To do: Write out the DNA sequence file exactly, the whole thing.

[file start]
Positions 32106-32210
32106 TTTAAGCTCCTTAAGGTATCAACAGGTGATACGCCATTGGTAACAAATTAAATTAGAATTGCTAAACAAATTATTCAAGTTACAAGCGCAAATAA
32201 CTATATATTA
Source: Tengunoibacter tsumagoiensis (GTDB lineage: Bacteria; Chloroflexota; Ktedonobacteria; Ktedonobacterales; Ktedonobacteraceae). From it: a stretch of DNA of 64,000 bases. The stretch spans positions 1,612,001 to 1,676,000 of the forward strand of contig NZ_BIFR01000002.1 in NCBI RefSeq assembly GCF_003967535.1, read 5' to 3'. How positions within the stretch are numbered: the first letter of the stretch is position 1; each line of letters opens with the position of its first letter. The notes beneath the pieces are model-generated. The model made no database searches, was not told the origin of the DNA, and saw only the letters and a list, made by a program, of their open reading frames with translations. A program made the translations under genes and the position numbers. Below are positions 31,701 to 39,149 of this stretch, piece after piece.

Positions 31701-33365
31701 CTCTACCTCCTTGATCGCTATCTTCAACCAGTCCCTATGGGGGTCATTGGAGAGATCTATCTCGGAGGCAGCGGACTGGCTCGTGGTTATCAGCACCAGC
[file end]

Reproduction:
Positions 32106-32210
32106 TTTAAGCTCCTTAAGGTATCAACAGGTGATACGCCATTGGTAACAAATTAAATTAGAATTGCTAAACAAATTATTCAAGTTACAAGCGCAAATAA
32201 CTATATATTA
Source: Tengunoibacter tsumagoiensis (GTDB lineage: Bacteria; Chloroflexota; Ktedonobacteria; Ktedonobacterales; Ktedonobacteraceae). From it: a stretch of DNA of 64,000 bases. The stretch spans positions 1,612,001 to 1,676,000 of the forward strand of contig NZ_BIFR01000002.1 in NCBI RefSeq assembly GCF_003967535.1, read 5' to 3'. How positions within the stretch are numbered: the first letter of the stretch is position 1; each line of letters opens with the position of its first letter. The notes beneath the pieces are model-generated. The model made no database searches, was not told the origin of the DNA, and saw only the letters and a list, made by a program, of their open reading frames with translations. A program made the translations under genes and the position numbers. Below are positions 31,701 to 39,149 of this stretch, piece after piece.

Positions 31701-33365
31701 CTCTACCTCCTTGATCGCTATCTTCAACCAGTCCCTATGGGGGTCATTGGAGAGATCTATCTCGGAGGCAGCGGACTGGCTCGTGGTTATCAGCACCAGC